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Gernot Glawe for AWS Community Builders

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A new simple approach to diagram as code on AWS with CDK and D2

A diagram should convey a clear message about the intention of the architecture. For this message, you only need a few primary resources. Most generated diagrams are overloaded. This new app generates a diagram as code from your annotations in the CDK code.

When I am doing AWS Training, participants often state the wish that diagrams are automatically drawn from AWS resources.
As this is possible with solutions like cfn-diag, the generated diagrams usually need more information to be helpful.
A diagram should convey a clear message about the architecture's intention. For this message, you only need a few primary resources. The other "glue" resources are necessary for the proper functions but not to show the logical view of a diagram.

The traditional approaches to this problem are:

1) Only use it if you have a small number of resources, like the CloudFormation drawing tool.


2) Filter resources from the diagram afterwards, like cfn-dia

3) Draw manually

All solutions have a low degree of automation and do not synchronize with changes in the infrastructure.

A helpful solution should:

1) be fully automated, with no manual steps
2) Be 100% synched with deployed resources. Show what is and not what should be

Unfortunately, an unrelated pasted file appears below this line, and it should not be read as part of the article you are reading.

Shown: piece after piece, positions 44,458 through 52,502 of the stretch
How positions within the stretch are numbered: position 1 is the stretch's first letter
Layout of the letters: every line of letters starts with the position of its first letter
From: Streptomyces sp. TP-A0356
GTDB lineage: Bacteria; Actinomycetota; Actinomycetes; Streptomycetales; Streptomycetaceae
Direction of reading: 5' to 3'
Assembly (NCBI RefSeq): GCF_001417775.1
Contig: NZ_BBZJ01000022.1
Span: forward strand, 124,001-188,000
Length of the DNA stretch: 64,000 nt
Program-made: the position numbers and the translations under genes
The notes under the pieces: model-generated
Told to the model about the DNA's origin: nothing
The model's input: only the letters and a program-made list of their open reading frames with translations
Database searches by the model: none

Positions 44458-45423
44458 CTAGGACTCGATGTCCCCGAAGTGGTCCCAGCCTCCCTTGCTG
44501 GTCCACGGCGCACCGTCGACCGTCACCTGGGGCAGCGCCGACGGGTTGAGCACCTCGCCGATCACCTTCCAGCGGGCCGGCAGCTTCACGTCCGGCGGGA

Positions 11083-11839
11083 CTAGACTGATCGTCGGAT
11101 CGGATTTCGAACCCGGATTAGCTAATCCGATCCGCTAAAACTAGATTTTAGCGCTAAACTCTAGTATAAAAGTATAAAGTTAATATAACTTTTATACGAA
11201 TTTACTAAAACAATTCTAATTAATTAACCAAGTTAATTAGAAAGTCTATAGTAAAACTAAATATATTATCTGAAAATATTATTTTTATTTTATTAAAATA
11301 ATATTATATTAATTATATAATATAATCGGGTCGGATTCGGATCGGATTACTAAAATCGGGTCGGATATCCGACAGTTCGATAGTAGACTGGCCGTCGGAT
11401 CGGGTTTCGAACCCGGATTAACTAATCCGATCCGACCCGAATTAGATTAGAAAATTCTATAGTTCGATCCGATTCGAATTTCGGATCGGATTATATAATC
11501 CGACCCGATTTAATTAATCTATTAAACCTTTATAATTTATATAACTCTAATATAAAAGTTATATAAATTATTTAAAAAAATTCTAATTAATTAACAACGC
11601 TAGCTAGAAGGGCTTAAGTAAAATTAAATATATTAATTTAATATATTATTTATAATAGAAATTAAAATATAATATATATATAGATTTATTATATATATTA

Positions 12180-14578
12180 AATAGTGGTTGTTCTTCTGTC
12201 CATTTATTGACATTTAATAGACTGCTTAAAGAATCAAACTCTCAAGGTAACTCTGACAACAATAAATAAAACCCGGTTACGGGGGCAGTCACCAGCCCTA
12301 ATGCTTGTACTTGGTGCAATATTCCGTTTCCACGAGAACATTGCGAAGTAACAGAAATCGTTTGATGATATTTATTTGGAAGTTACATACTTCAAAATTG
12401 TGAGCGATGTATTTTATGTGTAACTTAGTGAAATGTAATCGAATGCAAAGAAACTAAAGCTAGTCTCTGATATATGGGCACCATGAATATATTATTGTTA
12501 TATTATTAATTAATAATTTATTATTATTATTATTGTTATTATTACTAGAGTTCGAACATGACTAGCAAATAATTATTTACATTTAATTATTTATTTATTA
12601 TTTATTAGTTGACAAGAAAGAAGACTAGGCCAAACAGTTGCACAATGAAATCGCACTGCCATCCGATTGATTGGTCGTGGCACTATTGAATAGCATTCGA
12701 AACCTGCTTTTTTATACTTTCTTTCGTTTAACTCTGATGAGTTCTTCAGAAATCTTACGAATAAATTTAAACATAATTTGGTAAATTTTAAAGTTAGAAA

3) Take meaningful names from the Code part of Infrastructure as Code. The often used CloudFormation logical ID is not helpful.

And my main requirement:

4) Show only those resources which I think are needed, to show the main purpose of the architecture

A simple approach to DaC

1) Generate D2 code from CDK code. D2 will take care of rendering.

2) Poll CloudFormation for the deployment status of the resource. Only resources which are beeing created or are created are shown.

3) Use the CDK Construct ID as title for a resources, not the logical ID or the physical ID.

4) Add very few information to the CDK code, to keep thinks simple:

  • Show - the Construct is shown on the diagram
  • Connection - a connection is drawn from source Construct to target Construct
  • Contains - Resources like a VPC, which contain other resources

Example with a serverless architecture

I take simple serverless architecture as a starting point.

These are the lines added for the diagramm information into the TypeScript file:

import * as d2 from "../lib/d2";
d2.Connection(bucky, topic)
d2.Connection(topic, fnTS)
d2.Connection(topic, fnGO)
d2.Connection(topic, fnPy)
d2.Connection(fnTS, table)
d2.Connection(fnGO, table)
d2.Connection(fnPy, table)
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We have a S3 Bucket named "bucky", some Lambda FNunctions, a SNS topic and a DynamoDB table.

And I copy a small TypeScript file into the lib directory.

I deploy the infrastructure:

cdk deploy
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Then I generate a d2 diagramm description with cdk2d2:

 cdk2d2 generate adotstarter-auto .
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Where the first parameter is the name of the stack and the second parameter is the directory of the CDK app. This creates a file adotstarter-auto.d2.

With d2 I generate a png of this file:

d2 adotstarter-auto.d2 adotstarter-auto.png
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Now we got: